Electrolyte effect in induced charge electroosmosis†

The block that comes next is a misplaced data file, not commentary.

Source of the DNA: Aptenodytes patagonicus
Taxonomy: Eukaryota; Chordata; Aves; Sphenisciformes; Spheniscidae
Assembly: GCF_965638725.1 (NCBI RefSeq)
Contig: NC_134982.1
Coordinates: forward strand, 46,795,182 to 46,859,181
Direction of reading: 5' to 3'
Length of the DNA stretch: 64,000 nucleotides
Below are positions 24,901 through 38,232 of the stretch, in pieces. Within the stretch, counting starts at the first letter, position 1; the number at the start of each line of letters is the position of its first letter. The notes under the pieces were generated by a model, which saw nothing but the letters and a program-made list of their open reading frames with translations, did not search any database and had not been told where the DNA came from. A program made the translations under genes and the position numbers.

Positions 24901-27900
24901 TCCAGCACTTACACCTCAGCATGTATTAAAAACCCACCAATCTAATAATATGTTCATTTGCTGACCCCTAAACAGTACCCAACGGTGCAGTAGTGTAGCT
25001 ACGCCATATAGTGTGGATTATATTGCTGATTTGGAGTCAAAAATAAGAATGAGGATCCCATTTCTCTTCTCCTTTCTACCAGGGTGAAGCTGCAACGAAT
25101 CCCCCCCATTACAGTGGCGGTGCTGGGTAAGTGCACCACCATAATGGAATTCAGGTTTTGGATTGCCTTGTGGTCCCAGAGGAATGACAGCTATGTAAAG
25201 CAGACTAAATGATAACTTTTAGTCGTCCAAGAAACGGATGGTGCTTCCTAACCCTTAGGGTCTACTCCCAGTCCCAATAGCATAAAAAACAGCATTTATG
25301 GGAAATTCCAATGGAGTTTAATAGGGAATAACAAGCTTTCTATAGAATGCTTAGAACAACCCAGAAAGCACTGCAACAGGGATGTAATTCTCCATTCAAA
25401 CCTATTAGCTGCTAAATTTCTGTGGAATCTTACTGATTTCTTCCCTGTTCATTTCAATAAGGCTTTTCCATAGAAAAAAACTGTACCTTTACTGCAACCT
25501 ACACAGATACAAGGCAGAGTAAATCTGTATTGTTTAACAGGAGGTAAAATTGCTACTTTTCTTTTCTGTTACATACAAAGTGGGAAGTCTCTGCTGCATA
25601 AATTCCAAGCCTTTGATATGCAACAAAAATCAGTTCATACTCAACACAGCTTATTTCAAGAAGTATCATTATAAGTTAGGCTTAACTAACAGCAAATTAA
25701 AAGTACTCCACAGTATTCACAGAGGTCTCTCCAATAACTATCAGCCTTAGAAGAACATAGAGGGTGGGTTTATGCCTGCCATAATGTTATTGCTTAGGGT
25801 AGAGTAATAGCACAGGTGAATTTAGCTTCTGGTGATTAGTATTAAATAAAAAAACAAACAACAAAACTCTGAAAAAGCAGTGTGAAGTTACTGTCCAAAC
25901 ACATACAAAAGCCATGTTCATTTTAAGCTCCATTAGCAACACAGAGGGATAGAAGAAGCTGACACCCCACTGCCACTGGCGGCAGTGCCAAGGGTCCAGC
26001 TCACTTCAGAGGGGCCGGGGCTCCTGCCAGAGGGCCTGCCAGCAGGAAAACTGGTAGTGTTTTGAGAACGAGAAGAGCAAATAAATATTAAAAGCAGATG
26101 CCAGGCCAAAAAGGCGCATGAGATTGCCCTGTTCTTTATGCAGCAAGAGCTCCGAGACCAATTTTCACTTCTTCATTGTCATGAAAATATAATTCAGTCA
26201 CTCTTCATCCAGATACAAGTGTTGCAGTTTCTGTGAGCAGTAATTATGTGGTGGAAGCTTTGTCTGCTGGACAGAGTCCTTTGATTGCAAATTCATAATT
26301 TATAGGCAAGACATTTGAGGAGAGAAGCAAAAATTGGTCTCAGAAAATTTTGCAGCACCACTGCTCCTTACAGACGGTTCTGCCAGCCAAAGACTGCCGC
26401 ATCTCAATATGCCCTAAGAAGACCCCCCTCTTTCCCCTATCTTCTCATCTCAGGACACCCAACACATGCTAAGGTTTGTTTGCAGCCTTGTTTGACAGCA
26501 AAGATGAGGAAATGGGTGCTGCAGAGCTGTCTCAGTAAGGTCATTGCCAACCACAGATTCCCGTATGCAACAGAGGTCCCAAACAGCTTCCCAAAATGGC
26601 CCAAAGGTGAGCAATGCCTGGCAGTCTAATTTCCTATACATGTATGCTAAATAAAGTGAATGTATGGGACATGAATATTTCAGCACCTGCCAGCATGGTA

This paper reports an interesting phenomenon that the velocity increases with increasing sodium chloride (NaCl) concentration in induced charge electroosmosis (ICEO) around a conducting cylinder measured by microparticle image velocimetry (μPIV). It is different from the widely reported velocity decay with increasing electrolyte concentration in AC electroosmosis (ACEO) [M. Z. Bazant et al., MicroTAS, 2007, 2875–2878] and induced charge electrophoresis (ICEP) of Janus particles [S. Gangwal et al., Phys. Rev. Lett., 2008, 100, 058302]. In addition, it is found that a reversed vortex flow emerges in deionized water. As the electric field increases or with a slight addition of NaCl, the ICEO vortex flow recovers. Different from the prediction of thin electric double layer (EDL) models, the observed ICEO flow is asymmetric with respect to the cylinder center. The asymmetry presents an electrolyte dependence, and it is intensified as the applied electric field increases. The ICEO flow obtains maximum values at certain electric field frequencies in NaCl and calcium chloride (CaCl2) solutions. But it is surprisingly insensitive to the electric field frequency in sodium dodecyl sulfate (NaDS) solutions. The optimum electric field frequency varies as electrolyte species change. A linear relationship between ICEO velocity and electric field strength squared is observed in all the examined electrolyte solutions, while the slope varies with the changing electrolyte species.